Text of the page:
# What kind of signal is the signum function? A power signal or an energy signal?

I'm studying "signals and systems". We can indentify two kinds of signals: power signal and energy signal.

The definitions are:

Energy of a time-continous signal $$E_x = \int_{-\infty}^{+\infty}{|x(t)|}^2dt$$

Power of a time-continous signal $$P_x = \lim_{Z\rightarrow+\infty}{\frac{1}{2Z}\int_{-Z}^{+Z}{|x(t)|}^2dt}$$

An energy signal satisfies $0<E_x<+\infty$ and $P_x=0$.

A power signal satisfies $0<P_x<+\infty$ and $E_x = +\infty$.

Now, if we have a signum function

$$sgn(t)=\left\{\begin{matrix} 1 & if\;t \ge 0 \\ -1 & if\;t < 0 \end{matrix}\right.$$

and we calculate the formulas, then we obtain:

$$P_x = 0 \;\; E_x=0$$

My question is, as the title said: the signum function which kind of signal is?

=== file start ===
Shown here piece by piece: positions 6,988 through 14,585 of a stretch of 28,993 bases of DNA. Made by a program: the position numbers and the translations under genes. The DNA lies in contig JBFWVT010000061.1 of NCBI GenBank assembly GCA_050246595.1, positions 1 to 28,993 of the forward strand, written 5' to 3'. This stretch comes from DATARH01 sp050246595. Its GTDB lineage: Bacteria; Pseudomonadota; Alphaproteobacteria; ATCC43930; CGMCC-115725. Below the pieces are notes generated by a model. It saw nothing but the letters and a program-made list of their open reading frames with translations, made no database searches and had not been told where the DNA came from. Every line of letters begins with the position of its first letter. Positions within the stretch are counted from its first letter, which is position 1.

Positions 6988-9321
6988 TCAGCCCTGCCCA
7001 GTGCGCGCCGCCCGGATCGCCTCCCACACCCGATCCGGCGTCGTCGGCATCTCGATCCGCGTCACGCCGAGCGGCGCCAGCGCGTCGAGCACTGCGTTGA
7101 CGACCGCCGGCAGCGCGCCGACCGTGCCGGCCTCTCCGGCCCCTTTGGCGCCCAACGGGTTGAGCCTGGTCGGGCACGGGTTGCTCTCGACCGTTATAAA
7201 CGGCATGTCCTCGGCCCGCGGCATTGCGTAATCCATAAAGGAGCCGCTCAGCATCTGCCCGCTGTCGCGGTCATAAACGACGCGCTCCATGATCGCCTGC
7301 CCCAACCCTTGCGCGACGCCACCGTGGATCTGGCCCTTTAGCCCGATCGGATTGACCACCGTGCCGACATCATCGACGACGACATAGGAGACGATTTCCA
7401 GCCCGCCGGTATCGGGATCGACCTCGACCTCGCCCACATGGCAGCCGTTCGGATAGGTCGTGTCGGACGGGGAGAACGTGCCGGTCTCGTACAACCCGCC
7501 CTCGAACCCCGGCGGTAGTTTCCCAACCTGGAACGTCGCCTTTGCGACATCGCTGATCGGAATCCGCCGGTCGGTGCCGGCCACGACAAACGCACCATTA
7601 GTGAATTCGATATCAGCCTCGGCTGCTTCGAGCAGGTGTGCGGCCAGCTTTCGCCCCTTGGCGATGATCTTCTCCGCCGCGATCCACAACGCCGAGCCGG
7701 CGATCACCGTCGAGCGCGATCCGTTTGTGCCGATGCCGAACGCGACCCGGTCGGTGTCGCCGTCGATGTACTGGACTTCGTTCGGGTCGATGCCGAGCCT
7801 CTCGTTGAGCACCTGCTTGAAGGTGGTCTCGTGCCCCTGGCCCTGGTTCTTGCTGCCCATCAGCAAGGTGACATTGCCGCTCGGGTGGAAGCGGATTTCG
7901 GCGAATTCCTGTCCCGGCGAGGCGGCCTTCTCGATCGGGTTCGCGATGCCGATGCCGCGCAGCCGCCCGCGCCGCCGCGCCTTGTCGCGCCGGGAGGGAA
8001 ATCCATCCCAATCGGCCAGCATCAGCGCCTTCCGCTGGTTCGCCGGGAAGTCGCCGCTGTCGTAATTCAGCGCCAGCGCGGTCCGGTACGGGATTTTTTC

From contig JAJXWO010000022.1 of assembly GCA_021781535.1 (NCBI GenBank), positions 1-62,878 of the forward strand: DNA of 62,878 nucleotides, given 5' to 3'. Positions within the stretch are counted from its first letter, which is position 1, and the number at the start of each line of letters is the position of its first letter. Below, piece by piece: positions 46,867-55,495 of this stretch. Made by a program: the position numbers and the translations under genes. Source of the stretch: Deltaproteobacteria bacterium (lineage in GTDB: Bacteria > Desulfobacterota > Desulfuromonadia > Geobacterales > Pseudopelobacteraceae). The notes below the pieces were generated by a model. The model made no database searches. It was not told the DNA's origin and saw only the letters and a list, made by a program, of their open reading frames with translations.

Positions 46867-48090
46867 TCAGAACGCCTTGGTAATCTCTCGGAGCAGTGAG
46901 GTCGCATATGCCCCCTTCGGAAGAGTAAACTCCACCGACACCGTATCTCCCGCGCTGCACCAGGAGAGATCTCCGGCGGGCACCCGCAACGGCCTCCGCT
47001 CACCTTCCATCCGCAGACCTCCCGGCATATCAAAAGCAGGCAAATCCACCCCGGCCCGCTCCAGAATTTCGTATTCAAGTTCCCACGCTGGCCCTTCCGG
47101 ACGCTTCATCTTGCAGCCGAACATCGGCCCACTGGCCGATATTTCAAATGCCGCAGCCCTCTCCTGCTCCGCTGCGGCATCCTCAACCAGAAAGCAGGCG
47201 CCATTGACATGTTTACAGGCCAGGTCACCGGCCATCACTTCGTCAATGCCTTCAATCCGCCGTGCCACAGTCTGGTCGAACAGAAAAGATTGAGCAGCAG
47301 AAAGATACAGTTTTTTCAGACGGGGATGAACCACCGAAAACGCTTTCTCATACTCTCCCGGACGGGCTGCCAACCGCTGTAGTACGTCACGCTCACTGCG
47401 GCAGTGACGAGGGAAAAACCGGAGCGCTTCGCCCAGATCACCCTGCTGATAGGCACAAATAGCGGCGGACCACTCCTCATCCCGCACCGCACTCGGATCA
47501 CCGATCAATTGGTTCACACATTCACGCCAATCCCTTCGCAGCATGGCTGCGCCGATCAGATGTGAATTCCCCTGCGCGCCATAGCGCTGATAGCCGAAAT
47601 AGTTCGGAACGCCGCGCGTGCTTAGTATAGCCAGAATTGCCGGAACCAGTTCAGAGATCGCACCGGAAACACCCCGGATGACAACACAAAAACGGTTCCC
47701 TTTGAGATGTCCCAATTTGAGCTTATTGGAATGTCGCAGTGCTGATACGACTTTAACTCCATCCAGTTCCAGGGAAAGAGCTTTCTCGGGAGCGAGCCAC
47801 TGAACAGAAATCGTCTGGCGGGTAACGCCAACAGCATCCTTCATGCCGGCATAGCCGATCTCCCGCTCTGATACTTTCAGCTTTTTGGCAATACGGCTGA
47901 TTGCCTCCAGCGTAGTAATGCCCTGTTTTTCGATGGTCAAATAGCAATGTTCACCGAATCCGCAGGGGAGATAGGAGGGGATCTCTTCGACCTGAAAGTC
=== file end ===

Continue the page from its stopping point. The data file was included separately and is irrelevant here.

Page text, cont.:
• signum is hardly time continuous. (massive jump at t = 0) – ratchet freak Sep 3 '15 at 10:01
• Also the vertical bars indicate absolute amplitude which is a constant 1 which makes $E_{sgn} = +\infty$ and $P_{sgn} = 1$ – ratchet freak Sep 3 '15 at 10:50
• Correct! I forgot the absolute value! Thank you for answering anyway to my stupid question! I will pay more attention next time. – GenKs Sep 3 '15 at 11:02
• @ratchetfreak That function is time continuous. That means there are no discontinuities in time. – Greg Schmit Feb 6 '17 at 0:50

First point is that signum is not continuous with the jump at $t=0$.
Second because of the absolute value in the integral it has the same $E$ and $P$ as a constant signal $1$.
This means that $E_{sgn}=+\infty$ and $P_{sgn}=1$